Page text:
I've found that my computers that I regularly turn off (or sleep) when I'm not using them typically outlast the ones that have to be left on all the time for whatever reason. In both cases, the failures are almost always the mechanical parts such as the fans and hard drives, or the power supply. While it's true that thermal cycling stresses things like the CPU, chipset, memory. GPU, etc. those parts I've found to be very reliable no matter how I used them and they fail very rarely. Well, maybe slighly more so for GPUs.

about two weeks ago
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Predicting a Future Free of Dollar Bills

toddestan Re:Canada has the future :) (753 comments)

Well, they discontinued the half cent in 1857, and just a few years later the whole country was thrown into civil war. Do you think they're going to make that mistake again?

about two weeks ago
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Ode To Sound Blaster: Are Discrete Audio Cards Still Worth the Investment?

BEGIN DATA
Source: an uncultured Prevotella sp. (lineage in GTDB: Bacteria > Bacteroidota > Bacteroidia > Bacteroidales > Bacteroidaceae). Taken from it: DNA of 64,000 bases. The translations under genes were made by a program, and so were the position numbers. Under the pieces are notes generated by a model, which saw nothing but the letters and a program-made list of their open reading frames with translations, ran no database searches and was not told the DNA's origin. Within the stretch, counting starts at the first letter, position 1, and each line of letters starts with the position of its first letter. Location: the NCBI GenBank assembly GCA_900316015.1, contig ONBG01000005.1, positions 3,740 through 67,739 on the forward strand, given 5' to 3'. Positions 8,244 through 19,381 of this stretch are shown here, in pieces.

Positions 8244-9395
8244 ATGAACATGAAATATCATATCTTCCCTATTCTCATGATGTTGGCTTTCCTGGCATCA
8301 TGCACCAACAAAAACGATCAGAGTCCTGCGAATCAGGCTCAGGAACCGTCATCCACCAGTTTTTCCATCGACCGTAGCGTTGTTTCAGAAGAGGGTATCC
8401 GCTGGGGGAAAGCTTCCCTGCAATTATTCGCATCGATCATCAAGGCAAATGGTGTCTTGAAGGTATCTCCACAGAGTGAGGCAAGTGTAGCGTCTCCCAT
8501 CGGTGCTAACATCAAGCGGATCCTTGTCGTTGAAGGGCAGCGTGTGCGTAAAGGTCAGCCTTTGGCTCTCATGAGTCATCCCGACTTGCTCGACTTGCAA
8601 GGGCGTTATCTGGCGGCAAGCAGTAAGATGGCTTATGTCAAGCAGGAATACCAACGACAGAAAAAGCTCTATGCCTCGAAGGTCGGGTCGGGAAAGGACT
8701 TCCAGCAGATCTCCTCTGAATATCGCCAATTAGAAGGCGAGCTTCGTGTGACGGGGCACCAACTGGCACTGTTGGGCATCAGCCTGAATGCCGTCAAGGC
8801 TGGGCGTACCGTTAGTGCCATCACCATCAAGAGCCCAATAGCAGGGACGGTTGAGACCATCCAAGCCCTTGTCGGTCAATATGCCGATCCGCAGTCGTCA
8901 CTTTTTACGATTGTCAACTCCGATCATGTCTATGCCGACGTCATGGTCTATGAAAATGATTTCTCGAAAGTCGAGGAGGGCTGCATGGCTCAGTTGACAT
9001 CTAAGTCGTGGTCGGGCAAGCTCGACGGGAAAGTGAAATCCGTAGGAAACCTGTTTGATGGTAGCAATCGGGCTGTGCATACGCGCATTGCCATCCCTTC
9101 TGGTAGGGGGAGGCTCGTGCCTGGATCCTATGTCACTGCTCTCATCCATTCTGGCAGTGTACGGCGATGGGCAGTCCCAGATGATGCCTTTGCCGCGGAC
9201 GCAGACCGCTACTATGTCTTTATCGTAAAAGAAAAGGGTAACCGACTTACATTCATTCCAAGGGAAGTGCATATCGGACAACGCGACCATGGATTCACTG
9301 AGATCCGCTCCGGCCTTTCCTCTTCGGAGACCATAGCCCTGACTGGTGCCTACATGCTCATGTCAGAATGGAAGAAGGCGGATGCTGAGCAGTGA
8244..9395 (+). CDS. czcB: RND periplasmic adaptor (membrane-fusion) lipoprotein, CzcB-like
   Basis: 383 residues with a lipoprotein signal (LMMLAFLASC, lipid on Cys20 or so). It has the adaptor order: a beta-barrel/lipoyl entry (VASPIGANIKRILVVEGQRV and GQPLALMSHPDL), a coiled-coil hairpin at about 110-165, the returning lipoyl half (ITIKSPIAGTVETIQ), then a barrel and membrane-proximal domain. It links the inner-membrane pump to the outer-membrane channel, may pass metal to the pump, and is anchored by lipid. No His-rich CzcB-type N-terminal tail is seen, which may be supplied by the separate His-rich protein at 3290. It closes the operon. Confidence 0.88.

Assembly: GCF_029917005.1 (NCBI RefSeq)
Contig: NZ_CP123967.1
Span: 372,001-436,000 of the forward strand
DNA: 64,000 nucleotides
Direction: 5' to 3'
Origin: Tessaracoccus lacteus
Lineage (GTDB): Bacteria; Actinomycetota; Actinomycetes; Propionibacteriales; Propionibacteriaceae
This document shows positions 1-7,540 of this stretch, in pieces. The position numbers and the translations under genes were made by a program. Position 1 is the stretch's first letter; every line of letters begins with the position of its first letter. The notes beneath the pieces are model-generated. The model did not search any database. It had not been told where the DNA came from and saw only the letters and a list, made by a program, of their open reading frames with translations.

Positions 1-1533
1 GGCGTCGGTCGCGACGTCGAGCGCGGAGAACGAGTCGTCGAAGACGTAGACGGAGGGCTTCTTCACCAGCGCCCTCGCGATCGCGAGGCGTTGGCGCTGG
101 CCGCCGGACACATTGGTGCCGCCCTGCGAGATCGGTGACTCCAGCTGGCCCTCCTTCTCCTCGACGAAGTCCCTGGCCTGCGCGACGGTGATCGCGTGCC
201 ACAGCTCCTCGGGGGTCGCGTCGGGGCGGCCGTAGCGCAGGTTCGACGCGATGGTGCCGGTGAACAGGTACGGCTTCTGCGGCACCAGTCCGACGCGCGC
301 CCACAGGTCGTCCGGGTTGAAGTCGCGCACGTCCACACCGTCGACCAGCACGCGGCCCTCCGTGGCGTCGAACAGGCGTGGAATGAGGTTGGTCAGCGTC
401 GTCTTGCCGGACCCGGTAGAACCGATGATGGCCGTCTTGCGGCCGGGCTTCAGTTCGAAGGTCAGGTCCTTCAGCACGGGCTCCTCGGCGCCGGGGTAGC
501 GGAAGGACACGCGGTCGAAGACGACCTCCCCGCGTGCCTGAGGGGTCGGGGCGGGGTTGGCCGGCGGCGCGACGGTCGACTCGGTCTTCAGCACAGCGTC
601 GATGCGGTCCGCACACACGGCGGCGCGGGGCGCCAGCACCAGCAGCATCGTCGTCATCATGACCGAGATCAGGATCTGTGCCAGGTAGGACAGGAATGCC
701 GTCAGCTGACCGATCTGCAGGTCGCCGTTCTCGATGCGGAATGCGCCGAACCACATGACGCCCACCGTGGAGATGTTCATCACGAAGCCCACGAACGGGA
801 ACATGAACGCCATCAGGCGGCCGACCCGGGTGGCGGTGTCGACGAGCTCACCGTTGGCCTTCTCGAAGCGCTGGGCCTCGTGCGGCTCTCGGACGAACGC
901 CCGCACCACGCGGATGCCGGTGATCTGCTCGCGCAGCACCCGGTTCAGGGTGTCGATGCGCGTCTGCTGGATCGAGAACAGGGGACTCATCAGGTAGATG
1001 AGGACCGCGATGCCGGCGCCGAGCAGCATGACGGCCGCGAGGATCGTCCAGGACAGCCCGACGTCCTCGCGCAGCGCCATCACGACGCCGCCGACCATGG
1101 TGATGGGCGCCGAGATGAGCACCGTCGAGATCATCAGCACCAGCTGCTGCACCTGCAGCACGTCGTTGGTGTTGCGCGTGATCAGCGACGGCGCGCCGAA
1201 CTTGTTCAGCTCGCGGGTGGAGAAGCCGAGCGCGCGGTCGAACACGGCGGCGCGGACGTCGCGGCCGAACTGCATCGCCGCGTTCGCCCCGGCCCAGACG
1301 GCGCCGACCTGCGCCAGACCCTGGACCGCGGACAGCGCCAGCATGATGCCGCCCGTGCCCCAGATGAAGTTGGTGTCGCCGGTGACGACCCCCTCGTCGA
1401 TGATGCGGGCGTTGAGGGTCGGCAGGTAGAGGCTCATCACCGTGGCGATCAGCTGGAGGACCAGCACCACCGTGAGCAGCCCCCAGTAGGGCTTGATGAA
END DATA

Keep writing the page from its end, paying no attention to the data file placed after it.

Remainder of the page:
toddestan Re:Hard finding any worth it these days (502 comments)

Soundcards generally aren't high voltage or high current, and those are the situations where the bad capacitors made themselves known. That's not to say that it isn't the caps though, especially if the sound card was in a computer case that tended to run hot.

about three weeks ago
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Ode To Sound Blaster: Are Discrete Audio Cards Still Worth the Investment?

toddestan Re:You're much better off investing in speakers (502 comments)